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Teamwork Makes Our School Work

Teamwork is a major ingredient in the recipe to success of our school. At River Oak Academy we utilize the Acton program to help students not only work independently, but also learn the benefits of working together. This week we launched about the importance of teamwork, having powerful discussions.

An update from our Head of School

Monday: We observed how important it was last Friday and how a breakdown of trust in your teammate could demoralize your entire team and cost you the game. We had discussed that winning isn’t everything at closing last Friday but as one learner had mentioned, “There nothing wrong with winning or wanting to win”.

We watched a clip of a highly efficient Formula One pit crew during the race as the epitome of teamwork and a highly coordinated team effort not for the glory of one’s self but to take the least amount of time for a tire change to give the race car driver a better chance at winning.

If you look at how a pit crew operates, they have a very tight timescale ( 2 seconds at most) and a very clear shared goal, coordinating efforts of each individual.

A team is where individuals with different complimentary skills come together and work intensively together to create a collaborative outcome.

Tuesday: We played a video of geese flying in a V formation as a great example for teamwork as well as leadership:

They show Unity. A flock of great northern geese will fly thousands of miles in a perfect V formation. As each bird moves its wings, it creates an uplift for the bird behind it. It’s estimated that their formation flying is 70 % more efficient than flying alone.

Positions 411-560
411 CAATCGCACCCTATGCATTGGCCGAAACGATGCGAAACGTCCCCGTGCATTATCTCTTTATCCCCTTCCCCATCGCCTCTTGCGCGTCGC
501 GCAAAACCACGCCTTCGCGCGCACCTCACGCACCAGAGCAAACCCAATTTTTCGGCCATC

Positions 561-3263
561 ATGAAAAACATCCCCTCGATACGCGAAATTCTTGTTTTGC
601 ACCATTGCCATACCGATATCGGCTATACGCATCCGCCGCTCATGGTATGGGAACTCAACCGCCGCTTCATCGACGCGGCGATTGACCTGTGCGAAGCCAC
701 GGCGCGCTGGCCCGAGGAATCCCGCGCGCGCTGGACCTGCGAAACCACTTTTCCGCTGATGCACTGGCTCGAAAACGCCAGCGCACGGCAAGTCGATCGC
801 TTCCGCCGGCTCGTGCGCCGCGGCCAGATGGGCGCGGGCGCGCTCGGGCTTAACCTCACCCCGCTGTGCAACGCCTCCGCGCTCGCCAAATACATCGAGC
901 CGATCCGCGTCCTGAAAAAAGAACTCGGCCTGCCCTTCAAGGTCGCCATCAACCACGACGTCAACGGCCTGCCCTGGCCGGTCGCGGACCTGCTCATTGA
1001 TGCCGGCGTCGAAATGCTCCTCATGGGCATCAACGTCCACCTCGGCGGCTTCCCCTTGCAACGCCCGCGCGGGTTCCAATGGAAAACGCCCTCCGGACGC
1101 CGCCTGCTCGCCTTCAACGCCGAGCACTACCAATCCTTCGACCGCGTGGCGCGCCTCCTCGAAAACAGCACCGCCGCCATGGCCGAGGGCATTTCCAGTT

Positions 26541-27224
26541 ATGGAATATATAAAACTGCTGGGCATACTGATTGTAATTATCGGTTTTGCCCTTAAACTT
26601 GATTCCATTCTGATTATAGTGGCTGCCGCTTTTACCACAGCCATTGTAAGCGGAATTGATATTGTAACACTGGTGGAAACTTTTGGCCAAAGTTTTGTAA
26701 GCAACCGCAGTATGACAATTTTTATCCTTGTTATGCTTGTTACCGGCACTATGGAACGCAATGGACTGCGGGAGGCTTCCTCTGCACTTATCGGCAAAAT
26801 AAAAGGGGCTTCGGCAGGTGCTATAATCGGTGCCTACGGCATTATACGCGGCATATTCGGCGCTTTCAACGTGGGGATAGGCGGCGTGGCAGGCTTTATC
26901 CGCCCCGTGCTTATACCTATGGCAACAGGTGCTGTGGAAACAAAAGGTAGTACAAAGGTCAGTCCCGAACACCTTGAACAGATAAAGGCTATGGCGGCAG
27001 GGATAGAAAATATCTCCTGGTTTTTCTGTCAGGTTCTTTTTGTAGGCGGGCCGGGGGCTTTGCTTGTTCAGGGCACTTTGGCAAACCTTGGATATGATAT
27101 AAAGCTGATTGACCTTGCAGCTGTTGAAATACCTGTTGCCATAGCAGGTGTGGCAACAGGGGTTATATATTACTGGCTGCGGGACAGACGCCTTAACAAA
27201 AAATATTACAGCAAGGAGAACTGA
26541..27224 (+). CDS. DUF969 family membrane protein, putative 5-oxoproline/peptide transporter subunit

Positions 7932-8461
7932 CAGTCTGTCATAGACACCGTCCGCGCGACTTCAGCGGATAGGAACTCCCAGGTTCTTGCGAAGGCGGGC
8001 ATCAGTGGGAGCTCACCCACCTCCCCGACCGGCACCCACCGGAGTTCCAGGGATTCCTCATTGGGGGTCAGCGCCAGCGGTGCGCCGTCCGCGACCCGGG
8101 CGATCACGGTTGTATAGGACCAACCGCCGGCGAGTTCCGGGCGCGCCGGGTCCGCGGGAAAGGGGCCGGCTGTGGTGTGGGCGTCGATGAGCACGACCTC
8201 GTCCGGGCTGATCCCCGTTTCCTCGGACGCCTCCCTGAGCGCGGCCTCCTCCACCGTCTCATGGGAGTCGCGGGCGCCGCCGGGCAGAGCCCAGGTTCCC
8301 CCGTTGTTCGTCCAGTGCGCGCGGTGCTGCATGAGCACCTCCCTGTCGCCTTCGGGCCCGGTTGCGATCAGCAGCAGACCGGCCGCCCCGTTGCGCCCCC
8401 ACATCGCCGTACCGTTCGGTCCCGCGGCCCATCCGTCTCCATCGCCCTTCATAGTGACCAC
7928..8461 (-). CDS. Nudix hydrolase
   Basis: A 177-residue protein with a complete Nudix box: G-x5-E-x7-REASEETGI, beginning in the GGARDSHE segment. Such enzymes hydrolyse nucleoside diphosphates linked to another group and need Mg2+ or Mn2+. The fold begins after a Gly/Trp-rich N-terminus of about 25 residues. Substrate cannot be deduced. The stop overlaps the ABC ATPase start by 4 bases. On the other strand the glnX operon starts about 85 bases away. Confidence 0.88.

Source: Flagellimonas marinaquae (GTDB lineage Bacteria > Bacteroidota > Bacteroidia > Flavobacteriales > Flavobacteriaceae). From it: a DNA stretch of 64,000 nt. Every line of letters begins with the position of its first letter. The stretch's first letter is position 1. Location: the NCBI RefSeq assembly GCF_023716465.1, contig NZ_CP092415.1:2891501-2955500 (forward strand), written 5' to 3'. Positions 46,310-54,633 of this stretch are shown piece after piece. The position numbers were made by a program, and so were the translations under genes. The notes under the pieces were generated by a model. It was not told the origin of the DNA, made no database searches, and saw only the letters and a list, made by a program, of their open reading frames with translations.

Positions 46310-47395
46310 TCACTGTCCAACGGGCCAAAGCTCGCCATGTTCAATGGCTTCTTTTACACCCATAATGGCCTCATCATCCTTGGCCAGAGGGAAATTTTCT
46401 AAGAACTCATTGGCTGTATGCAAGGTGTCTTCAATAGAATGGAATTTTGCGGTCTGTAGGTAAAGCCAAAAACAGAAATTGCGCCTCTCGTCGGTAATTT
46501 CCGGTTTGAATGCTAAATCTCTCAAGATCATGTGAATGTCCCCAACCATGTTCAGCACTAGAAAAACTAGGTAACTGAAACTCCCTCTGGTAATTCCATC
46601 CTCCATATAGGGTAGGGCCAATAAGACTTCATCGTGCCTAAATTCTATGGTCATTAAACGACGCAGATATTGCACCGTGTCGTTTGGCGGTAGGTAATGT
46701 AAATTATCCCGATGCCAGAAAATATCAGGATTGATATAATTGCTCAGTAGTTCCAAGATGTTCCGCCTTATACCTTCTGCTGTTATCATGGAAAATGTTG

We prosper when we share a common direction and sense of community. We can get where we are going faster and better when we are traveling together and trusting each other forward than when we are traveling alone. We talked about being a unified tribe and how we share a common value and culture.

Interdependence. At a distance the flock appears to be guided by a single leader. But the lead bird does not take sole leadership of the formation. When the lead bird tires, it rotates back in the formation to take advantage of the lifting power of the birds in front.

Leadership is best shared. We can excel if we stay in formation with those headed where we want to go, accepting their help and giving ours. True leadership means interdependence.

Bringing to mind that we surround ourselves with people with the same goals and values. Loyalty. When a member of the flock becomes sick or wounded, two geese drop out of the formation and follow it down to help and protect it. They stay with it until it is able to fly again or pass away-then they soar off together to catch up with the flock.

We can find strength in standing by each other, in strength and in difficulty. Being a good friend to one another. We played a second video of a group of birds that excluded a bird simply because it was new or looked different. Almost every learner had some first hand experience on exclusion. Vincent shared his story from when he joined a new school when he was 7 years old and how much it hurt to be seen as someone who didn’t belong to the group or purposefully excluded and made fun of constantly. The school culture is so important and that developing a culture of expulsion and acceptance takes time but must be prioritized and role modeled daily.

At closing, Vincent gave recognition to Conrad and Maya for sitting beside Nicholas.

He noticed them having lunch together. Conrad had mentioned seeing Nicholas eating by himself each day and thought that it would be nice to join him and invited Maya to join him. Seeing examples like this makes all of the launches worthwhile and valuable. These acts may seem small to them but being kind is not something that benefits only the recipient but the giver. I’d say they all gained something positive from this.

"Teamwork makes their dream work." Mary

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